A new look at the Battle of Kursk.

A bit back Bill of Under Fire sent me this news article that he had found:


I looked for the journal article that it mentioned, and at the time of writting, it is available for free here:

https://www.tandfonline.com/doi/full/10.1080/16161262.2019.1606545 (just click on the PDF tab) which is always nice to see as so much academic work is hidden behind rather expensive paywalls most of the time.

It is definately worth taking the time to download and read if you have the slightest interest in the Eastern Front of WW2. I will flag up a few quick points though…

Although the Germans are now believed to have lost signaficantly less tanks than previously, although I don’t think the attritional strategy suggested by the author would have worked in the slightest: the economic output of the Germans was dwarfed by that of the allies. Even for the duration of the summer I don’t think it could have forestalled the Soviet offensive, leaving aside the human cost the Soviet materiel losses were replaceable.*

The battle was still an operational defeat (the salient was not reduced) and a strategic defeat as the Nazi forces never regained the initiative on the eastern front for the rest of the war.

For those of us who like to play wargaming campaigns with our tanks it does seem that retaining possession of the battlefield at the end of an encounter, thus allowing you to recover/repair as many tanks as possible, mitigates the majority of losses as relatively few tanks that are knocked out in combat are reduced to flaming wrecks. That is definately something to factor into future games.

The strength of the SS divisions vis a vie the Whermacht ones, far stronger, nearly twice as big in some cases. Whilst the early SS formations suffered from a paucity of equipment by this stage it seems clear that that trend had been reversed.

I hope you have found that of interest and if you read the articles and have any comments I’d love to hear them.



* Some rough numbers to argue my case. The Panze IV, Sherman and T34 are roughly comparable. Between 1939-45 the Nazis made 9000 Pz IVs, between 1940- 45 about 50,000 T34s were made, in slightly less time (1942-45) about 50,000 Shermans were made.

9 comments on “A new look at the Battle of Kursk.

  1. Thanks for posting the link, Pete! Will have a read through that!

  2. Marvin says:

    Interesting. I’m certainly no expert on the battle and so could probably do with some of this research. Wherever the truth lies, and war is always more complex than any nationalist interpretation will allow, I suppose there’s no doubting it was the beginning of the end for Nazi Germany on the eastern front.

  3. Interesting read. No doubt the Allies outproduced the Germans but the difference was far greater after 1943 than before 1943. One key issue at Kursk was the Panther being pushed into service before all the transmission issues were worked out. The T-34’s also rammed many German tanks because they could not stop Tiger I’s yet. The Russians certainly had much more materiel at this point, and troops were two years into being battle hardened, but the Germans’ qualitative edge nearly held the day.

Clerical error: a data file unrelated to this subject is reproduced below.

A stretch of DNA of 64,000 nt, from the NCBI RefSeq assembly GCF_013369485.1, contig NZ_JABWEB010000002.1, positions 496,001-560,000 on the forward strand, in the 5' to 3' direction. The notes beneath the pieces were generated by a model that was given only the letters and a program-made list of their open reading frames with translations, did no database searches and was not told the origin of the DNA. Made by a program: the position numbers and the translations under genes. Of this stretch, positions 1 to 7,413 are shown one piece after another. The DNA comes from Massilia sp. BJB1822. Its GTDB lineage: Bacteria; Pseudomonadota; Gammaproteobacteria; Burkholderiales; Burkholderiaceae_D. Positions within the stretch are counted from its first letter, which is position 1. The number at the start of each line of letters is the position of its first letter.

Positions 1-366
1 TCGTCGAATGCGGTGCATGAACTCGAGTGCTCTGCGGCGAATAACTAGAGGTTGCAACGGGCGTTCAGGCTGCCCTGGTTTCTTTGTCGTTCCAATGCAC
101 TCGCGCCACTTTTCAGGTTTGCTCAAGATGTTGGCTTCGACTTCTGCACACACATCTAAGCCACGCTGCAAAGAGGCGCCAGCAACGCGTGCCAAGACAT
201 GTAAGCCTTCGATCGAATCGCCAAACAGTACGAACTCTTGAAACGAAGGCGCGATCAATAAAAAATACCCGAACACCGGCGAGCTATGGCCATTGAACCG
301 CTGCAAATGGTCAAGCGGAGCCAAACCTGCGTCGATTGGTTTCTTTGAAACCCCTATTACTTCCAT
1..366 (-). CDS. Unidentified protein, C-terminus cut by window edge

• Pete S/ SP says:

      Aye the Panthers had an unfortunate habit of catching fire too on top of other issues. The Russians certainly had the materiel but I’d be interested as to how many Red Army soldiers saw action through the whole GPW….



      • I’m sure the casualty rates were amazingly high.

      • Pete S/ SP says:

        I’ve a book that covers an infantryman in the Red Army from 1943 to the fall of Berlin, from the starting men inthe battalion in 1943 there were only 4 ‘originals’ left by May ’45… roughly a 95-99% casualty rate I reckon… makes you think really.



      • Well, Soviets, led by the evil Stalin, were never overly concerned about casualty rates – he had already murdered so many more.

        from https://www.cato.org/publications/commentary/stalin-died-60-years-too-late

        We will never know with any certainty the size of Stalin’s murder roll. Official figures suggest around three million, but they are not be reliable let alone comprehensive: for example, not counted are Soviet prisoners who were killed during interrogation or who died shortly after release, deportees who died in transit, and those killed by the Red Army, including Soviet deserters, Polish prisoners, and German civilians. Russian Vadim Erlikman estimated 9.2 million deaths: five million in the Gulag, 1.7 million from deportation, 1.5 million from executions, and 1 million from maltreatment of foreign POWs/German civilians.

        Another ten million likely perished from famine and related causes, with Ukraine, once the Russian Empire’s breadbasket, the epicenter of death. Some historians argue that Stalin didn’t intend to kill so many people; rather, the deaths were the result of forced collectivization. But that is no excuse for enforcing a policy with such destructive consequences. Include famine deaths and Stalin’s toll is almost 20 million – in 2007 Robert Conquest figured at least 15 million – though some analysts believed that Stalin’s victim toll went as high as an improbable 60 million.

        One could legitimately share casualties of World War II. Hitler almost certainly would have had his war anyway, but it would have been a very different conflict. Stalin made it easy for Nazi Germany to conquer western Europe before ravaging eastern Europe. Ignoring impending signs of Hitler’s assault also cost countless Soviet soldiers and civilians their lives.

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